Restrictive Covenants are terms in an employee contract that provide a certain level of protection for employers. Anyone who leaves a business knowing the strategies, technologies and client list, will be very appealing to competitors in the same industry.
Typically, a restrictive covenant is a contractual clause that prohibits an employee from working with competing companies for a period of time after termination of employment.
Types of restrictive covenants
- Non-competition covenants – restrictions on the former employee working in similar employment for a competitor
- Non-solicitation covenants – which prevents poaching of clients/customers/suppliers of the former employer
- Non-dealing covenants – which prevents a former employee from dealing with former clients/customers/suppliers, regardless of which party approached the other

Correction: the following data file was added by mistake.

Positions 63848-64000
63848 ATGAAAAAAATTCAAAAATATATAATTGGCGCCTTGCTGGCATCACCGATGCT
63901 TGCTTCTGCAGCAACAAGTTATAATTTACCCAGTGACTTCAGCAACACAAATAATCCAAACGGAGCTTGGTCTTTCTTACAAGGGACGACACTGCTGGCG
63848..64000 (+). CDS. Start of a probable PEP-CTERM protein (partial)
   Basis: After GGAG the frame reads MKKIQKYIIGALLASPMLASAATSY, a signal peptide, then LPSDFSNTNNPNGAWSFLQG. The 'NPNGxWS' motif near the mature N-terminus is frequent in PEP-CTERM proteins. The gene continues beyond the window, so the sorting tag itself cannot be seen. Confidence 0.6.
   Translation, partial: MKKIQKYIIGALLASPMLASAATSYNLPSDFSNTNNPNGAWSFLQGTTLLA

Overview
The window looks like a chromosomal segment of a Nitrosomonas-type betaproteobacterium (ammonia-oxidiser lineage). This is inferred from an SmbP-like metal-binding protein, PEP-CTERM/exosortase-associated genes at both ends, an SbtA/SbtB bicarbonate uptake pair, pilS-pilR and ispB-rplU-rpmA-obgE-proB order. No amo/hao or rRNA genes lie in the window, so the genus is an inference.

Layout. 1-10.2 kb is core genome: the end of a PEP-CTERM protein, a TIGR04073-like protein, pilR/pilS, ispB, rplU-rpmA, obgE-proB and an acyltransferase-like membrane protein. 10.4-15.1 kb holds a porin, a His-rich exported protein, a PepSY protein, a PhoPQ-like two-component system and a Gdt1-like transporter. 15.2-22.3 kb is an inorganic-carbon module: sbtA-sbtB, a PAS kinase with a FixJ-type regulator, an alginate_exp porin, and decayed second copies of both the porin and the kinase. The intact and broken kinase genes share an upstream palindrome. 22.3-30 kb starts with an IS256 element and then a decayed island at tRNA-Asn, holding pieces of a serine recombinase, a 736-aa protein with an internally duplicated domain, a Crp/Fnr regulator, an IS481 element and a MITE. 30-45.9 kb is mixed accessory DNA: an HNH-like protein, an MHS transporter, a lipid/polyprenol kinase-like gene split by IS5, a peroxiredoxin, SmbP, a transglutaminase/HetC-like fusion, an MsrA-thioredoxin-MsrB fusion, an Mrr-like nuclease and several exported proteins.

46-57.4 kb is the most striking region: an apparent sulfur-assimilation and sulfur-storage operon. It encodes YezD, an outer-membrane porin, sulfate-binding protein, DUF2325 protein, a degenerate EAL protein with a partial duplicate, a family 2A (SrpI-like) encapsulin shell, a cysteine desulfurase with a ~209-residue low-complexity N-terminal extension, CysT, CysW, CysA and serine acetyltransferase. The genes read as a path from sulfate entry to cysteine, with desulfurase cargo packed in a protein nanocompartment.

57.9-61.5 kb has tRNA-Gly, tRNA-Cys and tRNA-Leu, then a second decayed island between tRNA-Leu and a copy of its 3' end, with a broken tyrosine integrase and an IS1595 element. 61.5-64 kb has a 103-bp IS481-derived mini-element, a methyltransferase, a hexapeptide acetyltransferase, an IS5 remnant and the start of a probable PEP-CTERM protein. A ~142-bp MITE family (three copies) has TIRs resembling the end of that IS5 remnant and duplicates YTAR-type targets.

- Non-poaching covenants – which prevents an employee poaching former colleagues
Enforcing restrictive covenants
Employment terms and conditions are not a ‘one size fits all’ document, especially when it comes to restrictive covenants. For them to be enforceable, the clause must be justified and suitably narrow. Employers must be able to demonstrate that they’re necessary for the protection of your business.
Certain factors to be mindful of
- The logistics
- geographical restrictions (e.g. within 20 miles of your business)
- Length of time for the restriction (e.g. 12 months)
- What activities you’re restricting
- The type of interest you want to protect
- Being prepared to give evidence
An experienced Director who controls and oversee all business operations, people and ventures. Responsible for the overall success of the business.
As a leader, he is able to steer a company to the most profitable direction while also implementing its vision, mission and long term goals. Additionally, he has strong crisis management skills to “save” companies in times of need.